For the first eighteen years of our children’s lives, you have the authority to make all major decisions for them, including financial and medical ones. So accustomed are you to this state of affairs, that it may not occur to you that when they wake up on their eighteenth birthday, the legal landscape has shifted. Only you may not realize it until the ground falls out from under your feet, and theirs. They may look the same and act the same, but they are now legal adults, and your power to make decisions for them is in the past. Do you need a power of attorney for an adult child?
Yes, absolutely. Like accident insurance, it is the kind of thing you hope never to need. If there is no event that triggers the need, you may never feel the lack of it. But if you do need it, the need is likely to be sudden. And if you don’t have it, you will suddenly realize just how important it was.
Powers of Attorney and Adult Children
You don’t get a power of attorney over your adult child so that you can continue to make their medical and financial decisions as you did when they were younger. Now that they are an adult, they need to learn to be responsible for their own care and finances. You get a power of attorney in case they are unable to make decisions and take action on their own behalf.
Consider these possible scenarios:
- Your 18 year old daughter goes on a spring break trip to Florida with college friends. While there, she is involved in a car accident and is taken to the hospital unconscious.
- Your unmarried son, in his 20s, suffers a severe head injury at his construction job, rendered unconscious, and is rushed to the hospital.
- Your daughter is in her 30s and just got divorced. She suffers a stroke that has left her incapacitated and unable to communicate.
As a loving parent, your first impulse is to contact your child’s medical providers for information on their condition so you can help them. But as a legal adult, your child has rights, including the right to privacy about their medical information. It doesn’t matter how much you love them or how obviously distraught you are; your child’s doctors cannot release that information to you without your child’s consent, and your child is now in a position where they cannot grant that consent.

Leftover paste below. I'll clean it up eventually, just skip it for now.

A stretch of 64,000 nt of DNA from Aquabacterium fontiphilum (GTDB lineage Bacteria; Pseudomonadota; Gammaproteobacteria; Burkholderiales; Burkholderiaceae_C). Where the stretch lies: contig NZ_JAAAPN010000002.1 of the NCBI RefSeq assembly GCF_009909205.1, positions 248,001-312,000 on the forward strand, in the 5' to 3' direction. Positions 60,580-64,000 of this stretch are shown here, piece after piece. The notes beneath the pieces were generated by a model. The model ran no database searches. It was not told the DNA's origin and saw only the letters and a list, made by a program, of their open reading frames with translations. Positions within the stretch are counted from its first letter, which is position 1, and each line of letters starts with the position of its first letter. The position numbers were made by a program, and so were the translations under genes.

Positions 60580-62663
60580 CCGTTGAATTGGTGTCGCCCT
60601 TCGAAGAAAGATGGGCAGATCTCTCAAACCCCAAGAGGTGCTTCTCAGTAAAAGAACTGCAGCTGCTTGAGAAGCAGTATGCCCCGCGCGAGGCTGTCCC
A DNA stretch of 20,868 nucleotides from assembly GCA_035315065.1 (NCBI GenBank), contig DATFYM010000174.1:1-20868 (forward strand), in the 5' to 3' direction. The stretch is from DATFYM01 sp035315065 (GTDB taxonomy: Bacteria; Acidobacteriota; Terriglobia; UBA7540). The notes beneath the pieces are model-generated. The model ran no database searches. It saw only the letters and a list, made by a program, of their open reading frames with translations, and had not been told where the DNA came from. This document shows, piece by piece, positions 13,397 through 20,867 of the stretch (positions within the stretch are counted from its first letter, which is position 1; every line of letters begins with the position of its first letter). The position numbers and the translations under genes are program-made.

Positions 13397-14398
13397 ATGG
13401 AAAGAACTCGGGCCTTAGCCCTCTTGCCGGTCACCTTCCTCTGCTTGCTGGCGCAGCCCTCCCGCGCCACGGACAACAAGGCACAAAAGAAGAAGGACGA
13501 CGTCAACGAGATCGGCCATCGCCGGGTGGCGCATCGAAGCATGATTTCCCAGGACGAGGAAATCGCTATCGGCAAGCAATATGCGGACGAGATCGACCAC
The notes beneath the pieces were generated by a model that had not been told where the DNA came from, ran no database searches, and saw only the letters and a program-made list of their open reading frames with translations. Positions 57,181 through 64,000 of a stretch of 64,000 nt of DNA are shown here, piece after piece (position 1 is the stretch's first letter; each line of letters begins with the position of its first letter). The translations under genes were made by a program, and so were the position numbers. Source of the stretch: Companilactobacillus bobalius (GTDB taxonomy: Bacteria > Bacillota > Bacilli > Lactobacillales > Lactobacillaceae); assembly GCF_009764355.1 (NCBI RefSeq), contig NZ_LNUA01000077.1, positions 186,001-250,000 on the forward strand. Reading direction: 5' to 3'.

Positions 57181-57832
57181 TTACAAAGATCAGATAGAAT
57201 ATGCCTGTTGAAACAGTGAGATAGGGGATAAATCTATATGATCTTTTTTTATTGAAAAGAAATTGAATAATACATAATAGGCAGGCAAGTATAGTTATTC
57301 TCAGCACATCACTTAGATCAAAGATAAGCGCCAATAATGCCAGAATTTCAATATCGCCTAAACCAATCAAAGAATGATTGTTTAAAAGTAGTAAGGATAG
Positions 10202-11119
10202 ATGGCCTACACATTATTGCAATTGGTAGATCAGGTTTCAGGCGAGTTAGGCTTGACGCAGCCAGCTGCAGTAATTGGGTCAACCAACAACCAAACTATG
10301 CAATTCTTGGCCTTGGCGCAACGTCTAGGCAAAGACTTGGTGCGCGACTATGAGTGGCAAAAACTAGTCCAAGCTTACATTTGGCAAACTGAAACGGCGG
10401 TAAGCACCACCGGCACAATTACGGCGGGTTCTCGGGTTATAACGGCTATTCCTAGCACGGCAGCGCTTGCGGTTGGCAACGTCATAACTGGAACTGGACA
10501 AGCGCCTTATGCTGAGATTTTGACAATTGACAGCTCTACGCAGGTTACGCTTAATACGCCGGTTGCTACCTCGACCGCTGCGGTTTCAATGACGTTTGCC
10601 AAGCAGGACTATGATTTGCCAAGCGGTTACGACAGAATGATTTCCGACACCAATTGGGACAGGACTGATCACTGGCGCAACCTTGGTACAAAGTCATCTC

Meanwhile, while your child languishes in the hospital, and you try to participate in their care to the extent that you are able, their rent and bills may be going unpaid, leading to potential financial disaster if and when they regain their health.
If this sounds like a nightmare scenario to you, take a step back and realize that it is easily avoidable—IF your child executes a financial power of attorney, a medical power of attorney, and a HIPAA release (which grants you the right to receive their medical information).
How to Protect Your Adult Children in Case of Emergency
A HiPAA release allows your child’s medical care providers the right to share medical information with a person or persons they designate. These forms can be limited; for instance, your college-age daughter may not want you to know she’s in therapy or getting birth control. But the release will allow medical providers to share relevant information with you in case of emergency, so that you can make the necessary medical decisions.
The medical power of attorney grants you the legal authority to make those decisions. Ideally, you and your child would also have discussed preferences around end-of-life care, should that become relevant. (If it seems uncomfortable or ghoulish to bring this up with your young, vibrant child, make it a two-way conversation. After all, you should have these documents, too, and as adults, they may someday be responsible for making medical decisions on your behalf.)
Last but not least, you should have a financial power of attorney that lets you conduct financial business and transactions for your child while they are unable to. Like a medical power of attorney, a financial power of attorney can be “springing,” meaning it doesn’t take effect unless and until it is needed.
If you don’t have powers of attorney for an adult child, you may need to go to court and get a guardianship. This is less than ideal, being both more expensive and time-consuming than having your child grant you power of attorney. And when your child is in a health care crisis, consulting a lawyer and going to court is stress you don’t need.